Can a Tribunal strike out a case because the Claimant giving evidence misled the Tribunal and tampered with evidence?

Yes, absolutely. In the recent case of Sud v The Mayor and Burgesses of the London Borough of Hounslow, the EAT held that the Tribunal was correct to strike out a case when the Tribunal’s trust in the Claimant acting truthfully and in good faith was undermined as a result of her misleading the Tribunal and tampering with evidence. The EAT found that there was no way that a fair trial could take place when the Tribunal had lost faith in the credibility of the Claimant. Or to put it another way the Tribunal found the Claimant to be incredible.

This case got me thinking about the credibility of witnesses. In cases where the dispute is essentially fact based, the entire case may turn on whether or not a particular witness is credible.

It is important to note that credibility is not the same as reliability. Credibility is mostly concerned with whether the witness is telling the truth. A witness may be credible in the sense that the Judge is satisfied that they are honest and doing their best to tell the truth. Whereas reliability is more to do with good recollection.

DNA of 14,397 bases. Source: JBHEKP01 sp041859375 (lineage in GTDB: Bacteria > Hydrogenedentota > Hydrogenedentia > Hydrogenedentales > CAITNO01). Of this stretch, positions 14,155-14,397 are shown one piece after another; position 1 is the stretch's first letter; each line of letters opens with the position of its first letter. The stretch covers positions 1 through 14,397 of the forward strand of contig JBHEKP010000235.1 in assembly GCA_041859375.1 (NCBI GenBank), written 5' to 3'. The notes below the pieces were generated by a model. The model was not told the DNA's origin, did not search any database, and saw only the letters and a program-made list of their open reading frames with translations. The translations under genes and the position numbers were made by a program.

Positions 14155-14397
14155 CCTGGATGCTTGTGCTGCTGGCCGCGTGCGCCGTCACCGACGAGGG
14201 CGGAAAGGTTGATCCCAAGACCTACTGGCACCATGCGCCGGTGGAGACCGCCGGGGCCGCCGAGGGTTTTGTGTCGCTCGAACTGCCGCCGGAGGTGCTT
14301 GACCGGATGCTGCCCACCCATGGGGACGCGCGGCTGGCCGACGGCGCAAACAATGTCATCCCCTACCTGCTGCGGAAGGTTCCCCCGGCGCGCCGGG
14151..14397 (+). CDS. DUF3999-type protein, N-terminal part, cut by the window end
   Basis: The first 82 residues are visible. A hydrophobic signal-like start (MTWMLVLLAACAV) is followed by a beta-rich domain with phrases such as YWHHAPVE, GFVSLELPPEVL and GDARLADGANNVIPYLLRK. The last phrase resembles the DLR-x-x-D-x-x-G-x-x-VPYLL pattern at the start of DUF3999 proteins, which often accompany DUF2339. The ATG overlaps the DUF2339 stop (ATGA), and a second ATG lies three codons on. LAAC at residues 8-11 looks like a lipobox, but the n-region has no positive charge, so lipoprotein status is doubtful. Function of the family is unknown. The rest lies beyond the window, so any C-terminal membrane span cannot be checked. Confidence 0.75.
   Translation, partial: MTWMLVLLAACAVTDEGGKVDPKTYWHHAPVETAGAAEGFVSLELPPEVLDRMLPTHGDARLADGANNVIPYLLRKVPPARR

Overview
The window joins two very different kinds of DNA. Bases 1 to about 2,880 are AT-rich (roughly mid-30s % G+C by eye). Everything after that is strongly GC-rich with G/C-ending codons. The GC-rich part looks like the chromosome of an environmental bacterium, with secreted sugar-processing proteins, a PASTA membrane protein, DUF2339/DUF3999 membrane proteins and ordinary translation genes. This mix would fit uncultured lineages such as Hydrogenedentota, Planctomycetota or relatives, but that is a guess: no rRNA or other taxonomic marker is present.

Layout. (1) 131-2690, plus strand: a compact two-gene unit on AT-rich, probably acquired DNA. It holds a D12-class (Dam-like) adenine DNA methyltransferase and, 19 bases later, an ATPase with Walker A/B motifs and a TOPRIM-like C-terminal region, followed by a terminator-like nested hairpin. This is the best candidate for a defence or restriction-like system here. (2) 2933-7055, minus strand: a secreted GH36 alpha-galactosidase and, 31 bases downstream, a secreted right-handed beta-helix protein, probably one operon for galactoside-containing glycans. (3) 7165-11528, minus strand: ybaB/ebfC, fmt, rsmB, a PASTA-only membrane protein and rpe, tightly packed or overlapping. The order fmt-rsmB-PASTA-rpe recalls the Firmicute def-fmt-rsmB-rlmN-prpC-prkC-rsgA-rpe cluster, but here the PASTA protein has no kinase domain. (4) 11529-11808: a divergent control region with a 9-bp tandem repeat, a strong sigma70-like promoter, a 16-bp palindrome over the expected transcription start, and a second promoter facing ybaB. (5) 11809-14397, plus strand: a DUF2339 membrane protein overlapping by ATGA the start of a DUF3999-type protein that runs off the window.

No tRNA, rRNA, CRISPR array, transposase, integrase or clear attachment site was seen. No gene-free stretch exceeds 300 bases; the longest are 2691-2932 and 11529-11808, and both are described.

The assessment of a witness’s credibility is for the Judge. The Judge will have to make choices about credibility and that often requires that one version of events is chosen over another. A lot will depend on the Judge’s impression of the witness’s evidence.

Giving evidence in the Employment Tribunal can be a daunting experience, particularly given that one of the main objectives of cross examination is to undermine the credibility of the witness.

The witness should be fully prepared.

Here are a few practical tips worth bearing in mind if you are appearing as a witness. A few of these may be taken as read but are important nonetheless.

  • Always answer questions truthfully.
  • Address your answers to the Judge (look at the Judge while answering the question and not the Solicitor asking it).
  • Know your evidence.
  • If you do not know or cannot remember something, then say so.
  • Do not anticipate questions (let the Solicitor finish asking the question).
  • Do not be surprised if the Judge interrupts to ask questions at any time.
  • Take your time and do not feel rushed to answer.
  • If you do not understand the question, say so and ask for it to be reformulated.

And remember, there is no such thing as a difficult question. Either you know the answer or you don’t. The overriding duty of the witness is to assist the Tribunal in understanding the factual issues in the case.